Geostationary Satellite Browse Server
Get real! This is the place to start your exploration of earth from space. View and download real-time GOES Imagery from satellite remote sensors in geostationary orbits above various points on Earth. Pick the satellite you want to browse and compare the infrared, visible, and water vapor imagery in real-time. Discovery Channel's program Eyes in the Sky will explain how images like these are acquired and how they are being used to better understand the earth.

Back to Top
Vocabulary

Click on any of the vocabulary words below to hear them pronounced and used in a sentence.

speaker    satellite
Definition:An object, man-made or natural, which orbits a planet.
Context:We have learned to launch the man-made satellites featured in Eyes in the Sky by understanding the laws of physics explaining how natural satellites, such as the moon, orbit the earth.

speaker    launch vehicle
Definition:A conveyance for moving a satellite from the surface of the earth into orbit around the earth.
Context:Controlled explosions detonated in a launch vehicle's rocket engines provide the power for lifting satellites from launch pads into earth orbit.

speaker    remote sensor
Definition:A device placed at some distance from human experience which reacts to a physical stimulus.
Context:Satellite remote sensors technologically extend human sensation and experience by responding to physical stimuli and transmitting that reaction back down to earth.

speaker    synchronous orbit
Definition:The phenomena that occurs when two bodies, such as the earth and an orbiting satellite, have identical rotation and revolution periods. (Often referred to as "geostationary orbit" when related to satellites synchronously orbiting the earth.)
Context:Communications satellites must be placed in stable synchronous orbit above the earth so that they are always above the same point on the earth with the same side of the satellite (side with transmitting/receiving antennae) facing the earth.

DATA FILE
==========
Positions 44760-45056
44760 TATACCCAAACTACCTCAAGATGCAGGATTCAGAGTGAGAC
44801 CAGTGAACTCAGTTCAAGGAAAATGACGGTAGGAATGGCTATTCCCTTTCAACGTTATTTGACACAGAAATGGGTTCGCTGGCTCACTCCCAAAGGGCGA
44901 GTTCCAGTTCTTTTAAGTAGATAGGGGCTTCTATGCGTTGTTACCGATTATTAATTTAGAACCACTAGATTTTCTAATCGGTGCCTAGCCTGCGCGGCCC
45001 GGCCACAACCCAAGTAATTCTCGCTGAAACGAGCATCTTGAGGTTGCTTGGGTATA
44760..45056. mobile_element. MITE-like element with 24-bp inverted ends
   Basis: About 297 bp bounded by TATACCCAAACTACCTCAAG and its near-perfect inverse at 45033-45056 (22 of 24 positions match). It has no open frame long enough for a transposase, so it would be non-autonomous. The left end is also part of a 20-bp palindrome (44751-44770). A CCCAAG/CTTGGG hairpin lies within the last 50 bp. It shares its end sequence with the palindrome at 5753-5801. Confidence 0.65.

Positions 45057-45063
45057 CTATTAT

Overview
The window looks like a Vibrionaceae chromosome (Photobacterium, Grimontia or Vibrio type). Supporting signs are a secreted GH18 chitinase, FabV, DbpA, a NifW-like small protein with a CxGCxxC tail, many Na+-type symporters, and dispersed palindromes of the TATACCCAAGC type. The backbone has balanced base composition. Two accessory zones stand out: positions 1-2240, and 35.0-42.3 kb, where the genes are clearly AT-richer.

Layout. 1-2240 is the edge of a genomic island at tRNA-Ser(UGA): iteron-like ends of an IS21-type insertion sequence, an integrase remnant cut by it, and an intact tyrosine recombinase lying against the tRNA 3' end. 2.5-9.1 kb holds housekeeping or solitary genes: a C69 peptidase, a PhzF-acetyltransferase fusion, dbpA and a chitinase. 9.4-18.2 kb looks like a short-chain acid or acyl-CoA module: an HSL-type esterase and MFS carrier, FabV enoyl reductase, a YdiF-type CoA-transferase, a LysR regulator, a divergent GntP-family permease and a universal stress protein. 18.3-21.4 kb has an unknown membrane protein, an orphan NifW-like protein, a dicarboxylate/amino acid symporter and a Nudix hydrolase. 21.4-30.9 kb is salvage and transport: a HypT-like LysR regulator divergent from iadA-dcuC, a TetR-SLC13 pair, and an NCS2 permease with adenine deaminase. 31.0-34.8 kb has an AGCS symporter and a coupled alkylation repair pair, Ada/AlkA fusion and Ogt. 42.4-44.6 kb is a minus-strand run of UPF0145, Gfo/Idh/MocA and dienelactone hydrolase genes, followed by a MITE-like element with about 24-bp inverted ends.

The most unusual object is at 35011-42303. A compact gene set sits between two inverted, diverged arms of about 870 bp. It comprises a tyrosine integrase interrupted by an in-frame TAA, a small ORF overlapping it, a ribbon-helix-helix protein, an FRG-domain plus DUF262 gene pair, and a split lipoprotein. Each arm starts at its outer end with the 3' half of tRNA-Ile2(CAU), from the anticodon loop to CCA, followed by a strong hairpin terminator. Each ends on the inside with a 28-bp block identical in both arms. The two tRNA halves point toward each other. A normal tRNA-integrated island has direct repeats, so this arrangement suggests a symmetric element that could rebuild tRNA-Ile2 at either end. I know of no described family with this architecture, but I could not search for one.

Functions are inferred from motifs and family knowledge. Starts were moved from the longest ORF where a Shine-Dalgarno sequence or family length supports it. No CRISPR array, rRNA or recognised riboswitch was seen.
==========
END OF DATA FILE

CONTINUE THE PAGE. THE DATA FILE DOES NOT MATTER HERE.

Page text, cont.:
speaker    wow factor
Definition:The emotional reaction looked for in evaluating the potential success of a new product when it is first introduced to a test user.
Context:After observing satellite photographs, the wow factor played an important role in the government of Guatemala's actions to save their rain forests.

Back to Top
Standards

This lesson plan may be used to address the academic standards listed below. These standards are drawn from Content Knowledge: A Compendium of Standards and Benchmarks for K-12 Education: 2nd Edition and have been provided courtesy of theMid-continent Research for Education and Learningin Aurora, Colorado.
 
Grade level:6-8
Subject area:Science
Standard:
Understands the interactions of science, technology and society.
Benchmarks:
Knows that science helps drive technology, as it provides knowledge for better understanding, instruments and techniques.

Grade level:6-8
Subject area:Science
Standard:
Understands the interactions of science, technology and society.
Benchmarks:
Knows that technology is essential to science because it enables observations of phenomena that are far beyond the capabilities of scientists due to factors such as distance, location, size and speed.

Grade level:9-12
Subject area:Science
Standard:
Understands the interactions of science, technology and society.
Benchmarks:
Knows that science often advances with the introduction of new technologies and solving technological problems often results in new scientific knowledge; new technologies often extend the current levels of scientific understanding and introduce new arenas of research.

Grade level:6-8
Subject area:Geography
Standard:
Understands how human actions modify the physical environment.
Benchmarks:
Understands the environmental consequences of people changing the physical environment (e.g., the effects of ozone depletion, climate change, deforestation, land degradation, soil salinization and acidification, ocean pollution, groundwater-quality decline, using natural wetlands for recreational and housing development.

Grade level:9-12
Subject area:Geography
Standard:
Understands global development and environmental issues.
Benchmarks:
Understands contemporary issues in terms of Earth's physical and human systems (e.g., the processes of land degradation and desertification; the consequences of population growth or decline in a developed economy; the consequences of a world temperature increase).

Back to Top
Credit

Karen Kennedy, former high school chemistry and physics teacher, educational consultant.
Back to Top